The History of Sotol

While sotol has been around for more than 300 years, it has long been overshadowed by the more popular Mexican drinks tequila and mezcal.

While sotol has been around for more than 300 years, it has long been overshadowed by the more popular Mexican drinks tequila and mezcal. This was up until approximately 30 years ago, when Sotol production was prohibited, and the culture behind it nearly lost. Today, a small group of enterprises, are reviving sotol’s production and heritage and reintroducing it to the world.

Sotol was born during Mexico’s colonial era when the Spanish settlers used distillation techniques to get the “spirit” out of plants the indigenous people had already fermented. In the northern dry-lands and sierras of Chihuahua, this included the sotol or desert spoon plant. Thus, sotol, like tequila and mezcal, embodies the mestizaje (mixing) process that gave birth to almost everything in Mexican culture. But interesting enough, this northern beverage’s fate was considerably marked by Mexico’s northern neighbour.

Sotol’s heyday likely came in the early 1930s when over 300,000 litres per year were made, most of it destined for the United States to quench the thirst of Americans parched by prohibition. Rumour has it that even the legendary gangster Al Capone smuggled sotol from Mexican border areas into the U.S. The sotol boom did not last long as the Mexican government began a crackdown on artisan alcohol producers.

At the time, the Mexican elite favoured European liquors such as whisky and brandy over locally made beverages for alcohol they perceived as higher class. Sotol got a reputation as a drink for peasants and drunks, and producers were persecuted, their stills often riddled by bullets. Occasionally they were even thrown in jail. This persecution took its toll on the industry, and generations of knowledge and tradition were nearly wiped out.

Only a few Sotoleros (Sotol producers) persisted, moving around the countryside with their copper stills and donkeys, packing up their clandestine mobile operations and moving on when the government closed in. However, with the lifting of prohibition in the early 1990s, Sotoleros slowly started coming, quite literally, out of the desert. This has led to a renewed interest in the beverage, with both artisanal and industrial brands resurrecting the spirit and bringing it to the public.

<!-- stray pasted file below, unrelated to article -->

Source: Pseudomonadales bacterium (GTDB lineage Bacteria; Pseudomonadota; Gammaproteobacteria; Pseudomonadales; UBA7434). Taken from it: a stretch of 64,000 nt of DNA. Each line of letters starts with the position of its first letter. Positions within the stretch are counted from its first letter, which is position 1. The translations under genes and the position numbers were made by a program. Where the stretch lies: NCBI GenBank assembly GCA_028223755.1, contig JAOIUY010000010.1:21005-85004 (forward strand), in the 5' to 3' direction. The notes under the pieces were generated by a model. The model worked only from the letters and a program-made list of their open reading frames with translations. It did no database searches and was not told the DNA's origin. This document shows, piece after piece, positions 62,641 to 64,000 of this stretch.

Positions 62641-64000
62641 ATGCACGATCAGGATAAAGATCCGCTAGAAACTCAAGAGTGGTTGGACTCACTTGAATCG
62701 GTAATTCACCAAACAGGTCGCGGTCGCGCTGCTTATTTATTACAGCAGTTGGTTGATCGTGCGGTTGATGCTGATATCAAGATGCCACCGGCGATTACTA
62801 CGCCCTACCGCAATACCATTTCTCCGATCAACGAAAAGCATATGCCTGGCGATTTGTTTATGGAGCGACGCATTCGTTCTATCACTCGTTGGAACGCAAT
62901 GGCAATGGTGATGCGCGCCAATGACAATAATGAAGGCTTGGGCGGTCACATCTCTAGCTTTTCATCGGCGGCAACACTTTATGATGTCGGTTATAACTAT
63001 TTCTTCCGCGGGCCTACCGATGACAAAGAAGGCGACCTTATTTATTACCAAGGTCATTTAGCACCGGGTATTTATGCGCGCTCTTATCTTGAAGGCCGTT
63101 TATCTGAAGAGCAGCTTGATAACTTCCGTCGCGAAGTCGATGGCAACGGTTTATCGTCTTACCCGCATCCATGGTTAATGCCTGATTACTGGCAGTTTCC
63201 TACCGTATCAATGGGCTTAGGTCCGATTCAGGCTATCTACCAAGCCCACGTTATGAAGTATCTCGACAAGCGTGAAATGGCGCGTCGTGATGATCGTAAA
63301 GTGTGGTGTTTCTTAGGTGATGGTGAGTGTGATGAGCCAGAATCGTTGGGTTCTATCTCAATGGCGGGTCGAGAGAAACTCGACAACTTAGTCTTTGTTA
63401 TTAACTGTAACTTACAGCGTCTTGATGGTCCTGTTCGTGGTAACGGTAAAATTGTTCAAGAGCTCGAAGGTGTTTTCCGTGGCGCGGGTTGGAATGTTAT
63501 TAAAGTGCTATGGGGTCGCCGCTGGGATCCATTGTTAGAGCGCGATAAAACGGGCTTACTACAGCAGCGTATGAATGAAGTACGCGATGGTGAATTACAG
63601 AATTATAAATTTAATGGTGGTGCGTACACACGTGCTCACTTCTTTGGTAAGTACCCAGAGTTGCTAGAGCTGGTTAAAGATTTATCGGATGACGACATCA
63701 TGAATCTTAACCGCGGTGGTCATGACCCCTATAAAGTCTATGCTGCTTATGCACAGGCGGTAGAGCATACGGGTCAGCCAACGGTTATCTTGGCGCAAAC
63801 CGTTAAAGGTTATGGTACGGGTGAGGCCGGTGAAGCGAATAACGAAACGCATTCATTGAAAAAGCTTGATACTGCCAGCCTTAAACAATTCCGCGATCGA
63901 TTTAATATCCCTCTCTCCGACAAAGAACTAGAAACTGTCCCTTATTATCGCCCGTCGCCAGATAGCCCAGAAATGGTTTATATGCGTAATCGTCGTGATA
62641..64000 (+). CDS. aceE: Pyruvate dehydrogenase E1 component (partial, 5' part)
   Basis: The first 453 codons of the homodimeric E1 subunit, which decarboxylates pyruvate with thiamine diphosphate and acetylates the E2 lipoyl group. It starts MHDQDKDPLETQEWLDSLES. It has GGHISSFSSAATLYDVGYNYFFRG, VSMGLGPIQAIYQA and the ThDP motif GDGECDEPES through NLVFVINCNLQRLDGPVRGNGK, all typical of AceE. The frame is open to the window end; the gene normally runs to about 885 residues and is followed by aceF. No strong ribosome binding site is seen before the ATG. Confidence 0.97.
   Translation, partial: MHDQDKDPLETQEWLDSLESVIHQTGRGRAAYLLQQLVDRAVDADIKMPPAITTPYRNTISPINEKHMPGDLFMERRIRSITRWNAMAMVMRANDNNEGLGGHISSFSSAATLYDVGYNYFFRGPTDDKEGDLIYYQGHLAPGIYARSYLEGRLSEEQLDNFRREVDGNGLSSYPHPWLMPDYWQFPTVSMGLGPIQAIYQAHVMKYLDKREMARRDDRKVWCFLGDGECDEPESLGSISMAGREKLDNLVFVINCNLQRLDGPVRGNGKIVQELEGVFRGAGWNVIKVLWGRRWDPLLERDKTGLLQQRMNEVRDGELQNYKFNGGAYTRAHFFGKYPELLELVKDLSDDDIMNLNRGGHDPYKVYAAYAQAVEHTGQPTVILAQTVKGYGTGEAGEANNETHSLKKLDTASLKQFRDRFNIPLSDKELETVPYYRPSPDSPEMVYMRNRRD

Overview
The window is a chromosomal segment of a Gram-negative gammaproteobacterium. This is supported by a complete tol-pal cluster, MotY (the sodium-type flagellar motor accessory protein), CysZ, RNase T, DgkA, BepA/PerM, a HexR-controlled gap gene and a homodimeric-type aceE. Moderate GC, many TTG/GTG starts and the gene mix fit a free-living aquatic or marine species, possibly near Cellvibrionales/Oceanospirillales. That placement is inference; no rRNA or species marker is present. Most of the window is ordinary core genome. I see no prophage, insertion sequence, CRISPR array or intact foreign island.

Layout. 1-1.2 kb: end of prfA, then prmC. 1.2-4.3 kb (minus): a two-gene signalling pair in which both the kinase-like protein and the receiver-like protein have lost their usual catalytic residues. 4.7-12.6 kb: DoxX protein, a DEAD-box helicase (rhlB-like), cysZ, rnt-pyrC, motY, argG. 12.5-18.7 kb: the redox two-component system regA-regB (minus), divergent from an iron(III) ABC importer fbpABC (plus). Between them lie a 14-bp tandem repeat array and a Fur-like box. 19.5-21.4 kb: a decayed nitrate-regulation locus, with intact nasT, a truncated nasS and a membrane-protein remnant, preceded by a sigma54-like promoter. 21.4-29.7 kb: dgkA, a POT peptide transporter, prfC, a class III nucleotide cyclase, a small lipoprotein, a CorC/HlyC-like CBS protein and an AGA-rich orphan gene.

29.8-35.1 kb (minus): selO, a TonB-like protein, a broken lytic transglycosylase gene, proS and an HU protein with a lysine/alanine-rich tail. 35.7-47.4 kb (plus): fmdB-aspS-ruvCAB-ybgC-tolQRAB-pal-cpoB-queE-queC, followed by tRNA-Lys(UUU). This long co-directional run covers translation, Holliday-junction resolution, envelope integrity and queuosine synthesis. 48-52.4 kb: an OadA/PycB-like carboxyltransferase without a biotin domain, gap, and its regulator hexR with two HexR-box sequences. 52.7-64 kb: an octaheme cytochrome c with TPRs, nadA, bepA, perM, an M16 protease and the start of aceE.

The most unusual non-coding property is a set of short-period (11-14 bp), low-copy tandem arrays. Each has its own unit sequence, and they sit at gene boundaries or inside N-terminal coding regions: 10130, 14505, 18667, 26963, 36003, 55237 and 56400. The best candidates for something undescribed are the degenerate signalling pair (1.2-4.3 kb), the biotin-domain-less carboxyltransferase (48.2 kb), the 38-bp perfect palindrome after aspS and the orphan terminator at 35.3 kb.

These producers traditionally made sotol just for their local communities, where consumers are very knowledgeable about the final product. They can taste subtleties in the production process such as premature harvesting, overcooking, over-fermenting and adulteration with agaves and sugar cane. The communities, along with the master Sotoleros’ knowledge, are vital components in the final product of a well-crafted Sotol.

Although similar in appearance to an agave plant, the desert spoon is actually a member of the asparagus family. Its mute green leaves contain sharp teeth, which protect it from predators.

Agave Maximiliana fields - Raicilla
Natural Sotol growing in Durango, Mexico.
Daisylirion Wheeleri (Desert Spoon)
Daisylirion Wheeleri (Desert Spoon)
Raicilla Distillery
Raw Sotol piñas being loaded into the pit for roasting
Cooked Sotol Pinas
Cooked Sotol Pinas

Sotol is protected via “Denomination of Origin”

Only 3 States in Mexico have Sotol denomination of origin - Chihuahua, Coahuila & Durango.
Raicilla Denomination of Origin

How Sotol is made

To make sotol, the hearts of the desert spoon are separated from the rest of the plant and roasted in an underground wood-fired pit for up to three days before being milled by hand and left to ferment in open-air vats. Following fermentation, the liquid is transferred to stills for distillation.

While the roasting and knowledge of the Sotoleros play a significant role in the taste of sotol, perhaps nothing is more important than the environment the plant grew in. The terroir is very important to sotol, as over its approximate 15 year lifetime before harvest it can experience many changes going through droughts, floods and other natural events, to give the final product a lot of its flavour.

Many Sotoleros prefer to produce blancos, as an unaged spirit retains more of the earthiness of the plant than their aged brothers reposados and añejos. Some craft distillers, such as master sotolero Geraldo Ruelas maker of Sotol Fabriquero and Flor Del Desierto, take their products a step further. Ruelas infuses some of his offerings with everything from almonds, pineapples, marijuana and rattlesnake meat or poison.

At the same time, the traditions and culture of a region are being renewed, and the story of sotol is being rebuilt rapidly across the globe.